Article 6 of the Tobacco Convention calls on countries to use tobacco taxes as a means of reducing tobacco consumption. High prices are particularly effective to influence young people’s use of tobacco.
To comply with Article 6 of the Tobacco Convention, Parties of the Convention are committed to:
- Impose taxes and influence price formation to reduce tobacco use.
- Restrict travelers purchases and import of tax-free tobacco products.
The Guidelines for Article 6 state that young people are twice to three times more responsive to price changes than older people. Therefore, tax increases will reduce tobacco use initiation and tobacco consumption among young people as well as the risk that they can’t stop using it.
The guidelines point out that low- and middle-income earners are more sensitive to tobacco price changes than high-income earners. From a public health perspective, higher taxes lower consumption of tobacco, especially among low-income earners, and will, thereby, reduce the morbidity and mortality rates in the population. In Sweden, cigarette addiction is more common among women and men with low incomes, according to a survey from CAN, the Central Association for Alcohol and Drug Education. Among women, snus addiction is most common in the low-income category, but among men snus addiction is most common among middle-income earners.
The guidelines point out that tobacco taxes both reduce consumption and raise government revenue which can be used to cover part of the social costs caused by tobacco use.
The guidelines for Article 6 include a number of recommendations for putting the article into practice:
- Parties should design their tax systems for tobacco products in a way that taxes can be adapted to inflation and changes in purchasing power with the aim of continuously reducing tobacco consumption.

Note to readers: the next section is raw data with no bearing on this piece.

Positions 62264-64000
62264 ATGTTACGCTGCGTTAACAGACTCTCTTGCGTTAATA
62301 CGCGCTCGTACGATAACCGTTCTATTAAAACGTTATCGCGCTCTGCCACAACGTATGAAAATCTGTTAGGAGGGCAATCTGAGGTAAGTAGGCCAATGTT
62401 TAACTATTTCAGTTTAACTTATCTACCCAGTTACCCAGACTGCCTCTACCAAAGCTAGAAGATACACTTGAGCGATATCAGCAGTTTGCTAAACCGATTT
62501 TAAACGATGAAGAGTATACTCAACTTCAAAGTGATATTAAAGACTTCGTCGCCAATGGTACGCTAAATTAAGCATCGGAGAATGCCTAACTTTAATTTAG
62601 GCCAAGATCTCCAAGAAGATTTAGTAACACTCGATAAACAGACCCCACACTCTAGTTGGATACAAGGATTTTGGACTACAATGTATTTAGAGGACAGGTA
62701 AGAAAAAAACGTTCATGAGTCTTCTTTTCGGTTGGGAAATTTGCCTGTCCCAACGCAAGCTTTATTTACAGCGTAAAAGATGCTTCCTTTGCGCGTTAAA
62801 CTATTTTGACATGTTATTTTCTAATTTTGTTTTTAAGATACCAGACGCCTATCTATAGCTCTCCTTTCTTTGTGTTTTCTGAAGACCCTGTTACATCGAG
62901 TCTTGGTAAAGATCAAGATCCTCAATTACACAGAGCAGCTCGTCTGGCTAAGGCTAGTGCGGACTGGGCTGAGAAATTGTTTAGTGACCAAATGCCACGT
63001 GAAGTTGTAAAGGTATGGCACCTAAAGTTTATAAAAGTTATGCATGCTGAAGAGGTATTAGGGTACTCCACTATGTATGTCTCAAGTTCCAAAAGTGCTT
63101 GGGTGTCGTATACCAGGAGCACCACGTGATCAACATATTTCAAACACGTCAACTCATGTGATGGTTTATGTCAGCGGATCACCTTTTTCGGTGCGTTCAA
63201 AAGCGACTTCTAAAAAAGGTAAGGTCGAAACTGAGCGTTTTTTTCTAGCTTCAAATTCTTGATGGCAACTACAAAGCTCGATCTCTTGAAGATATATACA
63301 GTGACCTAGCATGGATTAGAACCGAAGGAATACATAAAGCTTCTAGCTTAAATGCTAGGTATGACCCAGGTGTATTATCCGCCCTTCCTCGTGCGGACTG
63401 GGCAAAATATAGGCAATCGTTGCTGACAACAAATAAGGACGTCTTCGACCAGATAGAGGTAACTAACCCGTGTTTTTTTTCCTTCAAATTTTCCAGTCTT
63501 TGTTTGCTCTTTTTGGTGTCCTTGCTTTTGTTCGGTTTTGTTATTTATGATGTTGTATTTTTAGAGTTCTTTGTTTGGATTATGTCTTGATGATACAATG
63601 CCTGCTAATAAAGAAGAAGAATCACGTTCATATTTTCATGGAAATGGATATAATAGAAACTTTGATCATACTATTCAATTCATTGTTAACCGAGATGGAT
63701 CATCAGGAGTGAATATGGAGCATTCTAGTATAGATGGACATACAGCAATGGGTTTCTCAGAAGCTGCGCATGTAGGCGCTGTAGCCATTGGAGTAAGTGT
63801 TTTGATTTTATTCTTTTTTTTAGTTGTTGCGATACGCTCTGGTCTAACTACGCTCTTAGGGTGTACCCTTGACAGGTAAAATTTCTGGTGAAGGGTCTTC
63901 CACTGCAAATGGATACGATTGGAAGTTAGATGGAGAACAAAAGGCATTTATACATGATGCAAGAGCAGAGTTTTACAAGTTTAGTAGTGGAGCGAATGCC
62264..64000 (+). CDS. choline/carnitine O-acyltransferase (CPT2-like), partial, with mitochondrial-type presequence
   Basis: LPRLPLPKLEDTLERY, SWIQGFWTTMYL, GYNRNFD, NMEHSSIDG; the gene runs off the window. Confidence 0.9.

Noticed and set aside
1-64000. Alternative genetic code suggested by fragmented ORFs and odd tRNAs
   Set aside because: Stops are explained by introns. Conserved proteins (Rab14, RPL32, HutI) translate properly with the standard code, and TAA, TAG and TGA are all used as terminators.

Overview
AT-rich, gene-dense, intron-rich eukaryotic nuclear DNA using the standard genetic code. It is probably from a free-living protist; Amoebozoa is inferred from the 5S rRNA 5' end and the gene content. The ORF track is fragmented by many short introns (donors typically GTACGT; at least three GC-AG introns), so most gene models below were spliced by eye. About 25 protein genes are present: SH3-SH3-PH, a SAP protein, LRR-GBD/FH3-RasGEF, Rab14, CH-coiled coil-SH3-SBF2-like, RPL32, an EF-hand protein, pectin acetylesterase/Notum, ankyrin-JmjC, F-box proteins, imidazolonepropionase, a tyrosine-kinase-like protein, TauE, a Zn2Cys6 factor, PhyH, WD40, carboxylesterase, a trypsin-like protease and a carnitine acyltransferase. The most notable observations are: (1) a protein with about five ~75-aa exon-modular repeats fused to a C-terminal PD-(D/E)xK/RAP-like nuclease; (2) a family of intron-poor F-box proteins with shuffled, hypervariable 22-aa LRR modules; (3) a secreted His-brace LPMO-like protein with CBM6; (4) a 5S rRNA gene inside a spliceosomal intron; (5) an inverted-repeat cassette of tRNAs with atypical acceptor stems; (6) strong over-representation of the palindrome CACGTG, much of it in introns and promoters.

- The Parties shall establish a tax system adapted to achieving both public health and fiscal objectives. It is preferable to apply specific excise taxes charged per quantity, such as per cigarette pack, regardless of price.
- The tax system must be monitored and adjusted regularly.
- All tobacco products shall be taxed in a similar way to avoid that some tobacco products benefit from the taxing scheme. By that, the system will not inadvertently encourage consumers to choose cheaper products within the same product category.
- The tax system must be transparent and shall be supervised effectively.
- The Parties shall facilitate tax controls. They shall, inter alia, have systems in place to make it more difficult for manufacturers and importers to increase stocks in anticipation of tax increases to take advantage of the current lower tax.
- When appropriate, the parties may claim fiscal markings on packs of tobacco products.
- The Parties shall ensure that there is an effective supervisory system and cooperation between the authorities involved, such as tax and customs authorities.
- The Parties should consider using earmarked tobacco taxes to be used for financing tobacco control measures.
- The Parties should consider prohibiting or severely restricting tax-free or duty-free sales of tobacco products to international travelers.